6. Election is a challenging doctrine. Article IX of the New Hampshire Confession says in part: “That it (election) may be ascertained by its effects in all who truly believe the Gospel; that it is the foundation of Christian assurance; and that to ascertain it with regard to ourselves demands and deserves the utmost diligence.” Peter exhorts to diligence in making our calling and election sure by which he means to make it sure to ourselves. There is ever the danger of one taking his salvation for granted without due evidence of it. No unbeliever or nominal Christian has any right to take comfort from the doctrine of election. This is the children’s bread. Sometime ago the writer attempted to witness to a man concerning his need of a Saviour. He used the doctrine to justify his indifference, nonchalantly saying that when God got ready to save him He would do it. I said, “There is truth in what you say, but it is not the truth you need, for unless you repent and believe you will go to hell.”
OBJECTIONS CONSIDERED AND ANSWERED
Many are the objections brought against the doctrine of unconditional election. Sometimes the objectors are loud and furious. The tirades of Mr. Wesley against the doctrine make one sick at heart. And many Baptists have been almost as harsh.
1. It is objected that election limits God’s mercy.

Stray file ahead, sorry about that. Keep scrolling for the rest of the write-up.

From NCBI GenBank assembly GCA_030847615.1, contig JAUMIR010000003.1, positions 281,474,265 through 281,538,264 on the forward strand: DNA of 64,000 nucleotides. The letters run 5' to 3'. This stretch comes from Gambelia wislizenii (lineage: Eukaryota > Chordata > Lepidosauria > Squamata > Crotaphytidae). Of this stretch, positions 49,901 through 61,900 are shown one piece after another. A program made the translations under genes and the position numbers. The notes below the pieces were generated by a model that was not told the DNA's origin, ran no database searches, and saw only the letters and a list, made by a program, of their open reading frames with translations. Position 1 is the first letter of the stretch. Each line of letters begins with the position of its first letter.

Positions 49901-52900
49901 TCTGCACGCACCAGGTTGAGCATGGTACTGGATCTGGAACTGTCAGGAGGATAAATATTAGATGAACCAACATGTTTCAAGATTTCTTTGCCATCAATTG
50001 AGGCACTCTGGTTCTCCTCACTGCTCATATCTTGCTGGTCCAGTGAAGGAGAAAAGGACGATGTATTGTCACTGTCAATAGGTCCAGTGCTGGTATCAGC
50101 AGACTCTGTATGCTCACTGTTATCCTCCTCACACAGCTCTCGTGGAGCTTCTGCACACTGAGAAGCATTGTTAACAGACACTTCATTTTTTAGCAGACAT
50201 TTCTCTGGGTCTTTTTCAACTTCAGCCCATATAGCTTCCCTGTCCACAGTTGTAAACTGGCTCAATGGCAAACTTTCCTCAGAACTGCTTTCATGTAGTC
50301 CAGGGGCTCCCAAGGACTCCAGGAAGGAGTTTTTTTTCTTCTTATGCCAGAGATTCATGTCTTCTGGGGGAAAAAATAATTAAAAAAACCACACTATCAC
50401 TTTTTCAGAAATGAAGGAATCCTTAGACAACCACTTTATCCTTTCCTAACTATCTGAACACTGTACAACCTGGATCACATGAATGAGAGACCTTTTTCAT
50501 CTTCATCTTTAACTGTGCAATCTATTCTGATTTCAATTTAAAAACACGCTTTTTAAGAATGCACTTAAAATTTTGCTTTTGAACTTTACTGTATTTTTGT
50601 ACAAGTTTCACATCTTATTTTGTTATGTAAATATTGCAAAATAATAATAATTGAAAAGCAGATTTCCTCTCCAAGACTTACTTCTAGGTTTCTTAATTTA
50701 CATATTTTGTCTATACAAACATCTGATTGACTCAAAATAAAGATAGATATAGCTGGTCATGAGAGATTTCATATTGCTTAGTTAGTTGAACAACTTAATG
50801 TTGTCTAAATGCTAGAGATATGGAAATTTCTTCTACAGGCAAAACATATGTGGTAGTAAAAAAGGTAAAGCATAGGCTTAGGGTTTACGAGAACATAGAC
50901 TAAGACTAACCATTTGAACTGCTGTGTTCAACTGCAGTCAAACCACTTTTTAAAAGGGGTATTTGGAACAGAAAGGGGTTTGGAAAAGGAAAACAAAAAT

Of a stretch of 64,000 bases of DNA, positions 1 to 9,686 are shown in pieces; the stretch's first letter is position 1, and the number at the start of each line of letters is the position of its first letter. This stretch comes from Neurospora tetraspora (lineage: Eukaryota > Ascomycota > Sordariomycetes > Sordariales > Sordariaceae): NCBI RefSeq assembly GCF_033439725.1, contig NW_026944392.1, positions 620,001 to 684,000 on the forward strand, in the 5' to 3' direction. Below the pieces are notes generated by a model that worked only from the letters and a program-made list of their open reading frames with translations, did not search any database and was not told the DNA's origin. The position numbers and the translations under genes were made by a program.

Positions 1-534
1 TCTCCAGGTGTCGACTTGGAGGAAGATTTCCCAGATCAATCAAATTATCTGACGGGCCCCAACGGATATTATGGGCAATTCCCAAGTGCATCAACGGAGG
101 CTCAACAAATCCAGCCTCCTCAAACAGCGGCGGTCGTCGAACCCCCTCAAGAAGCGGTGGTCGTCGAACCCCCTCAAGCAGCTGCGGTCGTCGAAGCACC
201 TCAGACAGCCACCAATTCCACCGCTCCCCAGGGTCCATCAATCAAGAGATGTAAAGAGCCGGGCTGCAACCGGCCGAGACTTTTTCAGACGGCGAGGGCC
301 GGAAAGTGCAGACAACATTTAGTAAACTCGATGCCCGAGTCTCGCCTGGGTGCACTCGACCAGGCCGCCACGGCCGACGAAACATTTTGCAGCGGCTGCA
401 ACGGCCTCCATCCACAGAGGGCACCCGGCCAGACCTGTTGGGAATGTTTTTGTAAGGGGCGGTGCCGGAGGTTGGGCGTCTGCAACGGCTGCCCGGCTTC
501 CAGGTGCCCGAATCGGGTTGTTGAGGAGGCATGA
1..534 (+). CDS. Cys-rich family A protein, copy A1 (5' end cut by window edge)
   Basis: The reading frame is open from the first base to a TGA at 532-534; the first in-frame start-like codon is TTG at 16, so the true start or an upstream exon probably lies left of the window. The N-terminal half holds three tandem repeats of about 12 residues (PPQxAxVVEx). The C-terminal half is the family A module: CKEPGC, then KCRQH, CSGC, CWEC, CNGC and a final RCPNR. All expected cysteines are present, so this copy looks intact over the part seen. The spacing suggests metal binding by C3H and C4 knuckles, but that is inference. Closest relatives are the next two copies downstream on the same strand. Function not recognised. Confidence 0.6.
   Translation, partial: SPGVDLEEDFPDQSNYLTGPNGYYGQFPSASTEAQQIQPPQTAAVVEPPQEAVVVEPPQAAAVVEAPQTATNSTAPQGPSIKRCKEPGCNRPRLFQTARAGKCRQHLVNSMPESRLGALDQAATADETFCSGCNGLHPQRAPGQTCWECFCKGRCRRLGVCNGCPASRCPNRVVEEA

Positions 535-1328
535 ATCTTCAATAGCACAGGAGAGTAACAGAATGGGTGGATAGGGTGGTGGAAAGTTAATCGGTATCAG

Right here we criticize the critic, for he who makes this objection limits both God’s mercy and His power. He admits that God’s mercy is limited to the believer and that all others will experience the wrath of Divine justice. But our critic denies God’s power in causing the sinner to believe without doing violence to the human will. In conversion God does not slay the human will, but only the enmity of it. At this point we must face two self-evident propositions. First, if God is trying to save every member of Adam’s fallen race, and does not succeed, then His power is limited and He is not the Lord God Almighty. Second, if He is not trying to save every member of the fallen race, then His mercy is limited. We must of necessity limit His mercy or His power, or go over “boots and baggage,” to the Universalists’ position. But before doing that, let us [go] “to the law and to the testimony,” which says, “I will have mercy on whom I will have mercy, and I will have compassion on whom I will have compassion.... Therefore hath he mercy on whom he will have mercy and whom he will he hardeneth,” (Rom. 9:15-18). There is not space here for exegesis except to say that in hardening the sinner, God does not infuse a sinful nature, but allows the sinful nature to develop its natural enmity. The writer has always preferred the word preterition to reprobation in describing God’s dealing with the non-elect. In hardening God leaves the sinner to himself, so far as efficacious grace is concerned; in mercy He makes new creatures in Christ Jesus.